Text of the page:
Thuy: It all sounds very scary similar – do we all live the same life? I was the only Vietnamese person to come to a new elementary school and the first thing my math teacher does is put me in the Math Olympics. She saw me and thought: “Ah yes. She is a math high-flyer.” That’s complete bullshit. I have no idea about math! Not only do I look physically different than everyone else, but I am treated differently because of that. At the same time, another story was dictated to me that I didn’t know about. My family is a Boatpeople family. To go to East Berlin with this [South Vietnamese, nationalist and anti-communist] background and be described as an unsuspecting child by the teacher as follows: “You Vietnamese are so strong, you defeated the USA with only bamboo sticks. And I was like: “We did what? Where? How?”
Duc: I was constantly told “You are nothing!” and “You can only become something through achievement”. Then one starts to reapply all the stereotypes Thuy had just mentioned. I had piano lessons and practiced to make myself visible. At some point, I could no longer be ignored because I was becoming more and more of a competitor: So I am only because I perform.
Hao: I can share your experiences. My family also came to Germany as boat people, with the special case – which we like to forget in historiography – that they were part of the Chinese minority in Saigon. This all just resonated strongly with me. The fact that our existence here in Germany is tied to conditions, that we [have to] do [more] in a white majority society in order to be seen as equal. So that we are seen as equals, so that we are respected. All this is internalized. In this context I find the concept of un-learning so important. What exactly does it mean for us?
“I always have the feeling that it is two-parts of un-learning: 1) un-learning within a white majority society, but also 2) un-learning at home in the family.” – Huyen
Thuy: I now believe that the goal and desire to be seen in a white-dominated majority society is a fallacy. No matter how much we do, no matter how good we are, no matter how much money we have in our bank account – we are still affected [and reproducing] racism. This plays into the idea of the Model Minority Myth: We have all learned that we are only worthwhile if we perform. This is part of the strategy that our parents taught us. The time when the first generation came here was a very dangerous time when they were denied those opportunities and resources.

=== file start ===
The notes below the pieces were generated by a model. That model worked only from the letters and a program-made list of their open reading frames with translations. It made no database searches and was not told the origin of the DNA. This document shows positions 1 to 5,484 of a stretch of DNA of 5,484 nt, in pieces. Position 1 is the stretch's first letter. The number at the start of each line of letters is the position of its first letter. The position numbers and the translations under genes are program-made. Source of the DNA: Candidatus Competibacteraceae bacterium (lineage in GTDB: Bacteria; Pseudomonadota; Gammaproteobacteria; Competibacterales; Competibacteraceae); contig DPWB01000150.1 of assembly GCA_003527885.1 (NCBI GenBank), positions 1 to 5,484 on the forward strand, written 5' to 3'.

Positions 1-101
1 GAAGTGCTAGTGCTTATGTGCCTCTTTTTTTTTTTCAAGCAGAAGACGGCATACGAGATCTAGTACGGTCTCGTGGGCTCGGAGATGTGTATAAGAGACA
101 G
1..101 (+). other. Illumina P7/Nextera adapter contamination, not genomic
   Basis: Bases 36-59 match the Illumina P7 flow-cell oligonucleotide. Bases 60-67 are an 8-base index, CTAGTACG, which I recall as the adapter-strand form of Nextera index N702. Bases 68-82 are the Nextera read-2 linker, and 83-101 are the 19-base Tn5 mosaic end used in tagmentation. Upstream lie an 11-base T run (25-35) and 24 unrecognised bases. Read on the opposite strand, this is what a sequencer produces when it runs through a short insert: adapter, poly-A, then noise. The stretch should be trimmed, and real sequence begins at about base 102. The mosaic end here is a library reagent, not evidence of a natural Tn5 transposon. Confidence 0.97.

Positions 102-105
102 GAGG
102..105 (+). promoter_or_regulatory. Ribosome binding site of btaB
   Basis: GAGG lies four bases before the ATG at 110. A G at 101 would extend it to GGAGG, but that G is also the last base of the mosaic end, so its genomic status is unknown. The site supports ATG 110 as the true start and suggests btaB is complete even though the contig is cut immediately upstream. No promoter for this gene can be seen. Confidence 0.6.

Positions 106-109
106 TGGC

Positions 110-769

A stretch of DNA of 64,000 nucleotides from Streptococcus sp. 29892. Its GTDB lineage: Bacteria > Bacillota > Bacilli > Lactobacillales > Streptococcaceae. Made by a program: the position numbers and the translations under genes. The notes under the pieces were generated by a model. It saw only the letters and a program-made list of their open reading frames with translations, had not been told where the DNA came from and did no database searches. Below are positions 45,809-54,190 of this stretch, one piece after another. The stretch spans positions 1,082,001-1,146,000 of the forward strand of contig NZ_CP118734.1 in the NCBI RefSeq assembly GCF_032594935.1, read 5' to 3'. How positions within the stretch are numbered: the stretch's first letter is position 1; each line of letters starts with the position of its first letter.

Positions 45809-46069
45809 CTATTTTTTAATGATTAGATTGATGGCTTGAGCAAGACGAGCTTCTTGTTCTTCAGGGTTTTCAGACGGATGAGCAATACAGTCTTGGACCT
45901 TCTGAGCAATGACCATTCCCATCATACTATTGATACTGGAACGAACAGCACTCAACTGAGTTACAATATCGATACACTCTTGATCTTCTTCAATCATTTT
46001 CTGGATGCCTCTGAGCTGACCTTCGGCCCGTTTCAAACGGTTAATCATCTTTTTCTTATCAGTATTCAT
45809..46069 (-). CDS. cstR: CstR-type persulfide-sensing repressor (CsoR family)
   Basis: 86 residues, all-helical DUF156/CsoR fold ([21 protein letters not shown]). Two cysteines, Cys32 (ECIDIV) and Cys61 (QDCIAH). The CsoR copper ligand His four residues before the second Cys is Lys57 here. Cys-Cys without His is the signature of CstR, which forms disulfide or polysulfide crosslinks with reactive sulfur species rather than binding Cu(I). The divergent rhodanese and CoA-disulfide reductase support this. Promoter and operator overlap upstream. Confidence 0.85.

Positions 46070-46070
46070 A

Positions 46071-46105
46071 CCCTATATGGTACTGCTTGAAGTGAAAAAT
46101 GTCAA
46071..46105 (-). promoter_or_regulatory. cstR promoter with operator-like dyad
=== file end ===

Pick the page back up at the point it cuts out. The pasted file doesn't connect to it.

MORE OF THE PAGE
Huyen: I always have the feeling that it is two-parts of un-learning: 1) un-learning within a white majority society, but also 2) un-learning at home in the family. My parents came to Germany via the Czech Republic as contract workers. My father also wanted to become an artist or an architect. After the war in Vietnam, all these opportunities did not exist. He then went abroad with a hope, but then he was put into a factory and later fled to Germany. He brought up my brother and me in this sense of: “No, you can’t survive with art or writing. You can’t do that here in Germany. Become a teacher or a doctor, or study law.”
“To what extent should we learn to stand up for our personal freedom?” – Hao
Hao: And indeed, many people in the second generation are doing exactly that. Nevertheless, I believe that our society needs people who decide to take other paths out of conviction. I also simply ask myself the question: To what extent do we distance ourselves to stand up for our personal freedom?